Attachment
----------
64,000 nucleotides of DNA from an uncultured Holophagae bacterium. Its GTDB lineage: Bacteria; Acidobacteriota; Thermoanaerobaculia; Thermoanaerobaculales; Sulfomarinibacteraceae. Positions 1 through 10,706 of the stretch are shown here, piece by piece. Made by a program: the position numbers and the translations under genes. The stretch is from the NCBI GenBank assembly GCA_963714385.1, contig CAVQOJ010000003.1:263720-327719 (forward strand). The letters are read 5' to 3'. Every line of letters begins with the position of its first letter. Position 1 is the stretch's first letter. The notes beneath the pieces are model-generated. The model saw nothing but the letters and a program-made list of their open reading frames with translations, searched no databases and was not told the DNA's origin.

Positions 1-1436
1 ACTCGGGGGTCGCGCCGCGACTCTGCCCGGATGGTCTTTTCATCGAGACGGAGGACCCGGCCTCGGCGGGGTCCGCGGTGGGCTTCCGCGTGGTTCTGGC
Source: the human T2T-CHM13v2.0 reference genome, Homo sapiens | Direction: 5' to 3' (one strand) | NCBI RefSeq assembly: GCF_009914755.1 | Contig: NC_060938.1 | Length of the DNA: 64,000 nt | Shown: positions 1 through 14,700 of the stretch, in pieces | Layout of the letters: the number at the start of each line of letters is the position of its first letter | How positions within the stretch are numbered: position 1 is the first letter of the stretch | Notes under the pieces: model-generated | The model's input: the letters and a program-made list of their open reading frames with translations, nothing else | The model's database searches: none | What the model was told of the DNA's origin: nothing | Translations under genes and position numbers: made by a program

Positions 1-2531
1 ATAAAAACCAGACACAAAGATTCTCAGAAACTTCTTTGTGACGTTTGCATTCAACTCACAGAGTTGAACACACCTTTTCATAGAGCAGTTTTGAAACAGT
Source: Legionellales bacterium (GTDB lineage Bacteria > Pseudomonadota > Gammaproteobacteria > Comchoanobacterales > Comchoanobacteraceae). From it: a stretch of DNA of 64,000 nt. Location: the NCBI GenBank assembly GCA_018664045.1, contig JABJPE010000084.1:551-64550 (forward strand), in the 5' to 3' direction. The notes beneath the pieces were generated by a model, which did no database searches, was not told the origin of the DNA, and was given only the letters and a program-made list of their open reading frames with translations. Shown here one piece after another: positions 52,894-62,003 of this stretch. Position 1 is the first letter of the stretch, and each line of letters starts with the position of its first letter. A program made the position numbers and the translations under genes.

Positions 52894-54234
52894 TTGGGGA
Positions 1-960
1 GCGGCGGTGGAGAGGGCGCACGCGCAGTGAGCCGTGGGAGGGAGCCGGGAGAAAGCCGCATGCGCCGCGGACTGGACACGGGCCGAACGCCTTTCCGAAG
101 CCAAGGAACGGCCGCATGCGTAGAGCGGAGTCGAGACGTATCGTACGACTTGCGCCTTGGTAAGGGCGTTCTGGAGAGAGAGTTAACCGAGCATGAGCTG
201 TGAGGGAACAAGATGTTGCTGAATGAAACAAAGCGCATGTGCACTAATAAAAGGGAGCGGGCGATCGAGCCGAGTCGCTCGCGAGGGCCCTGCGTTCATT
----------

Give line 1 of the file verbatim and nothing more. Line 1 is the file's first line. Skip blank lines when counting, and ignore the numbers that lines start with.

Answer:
64,000 nucleotides of DNA from an uncultured Holophagae bacterium. Its GTDB lineage: Bacteria; Acidobacteriota; Thermoanaerobaculia; Thermoanaerobaculales; Sulfomarinibacteraceae. Positions 1 through 10,706 of the stretch are shown here, piece by piece. Made by a program: the position numbers and the translations under genes. The stretch is from the NCBI GenBank assembly GCA_963714385.1, contig CAVQOJ010000003.1:263720-327719 (forward strand). The letters are read 5' to 3'. Every line of letters begins with the position of its first letter. Position 1 is the stretch's first letter. The notes beneath the pieces are model-generated. The model saw nothing but the letters and a program-made list of their open reading frames with translations, searched no databases and was not told the DNA's origin.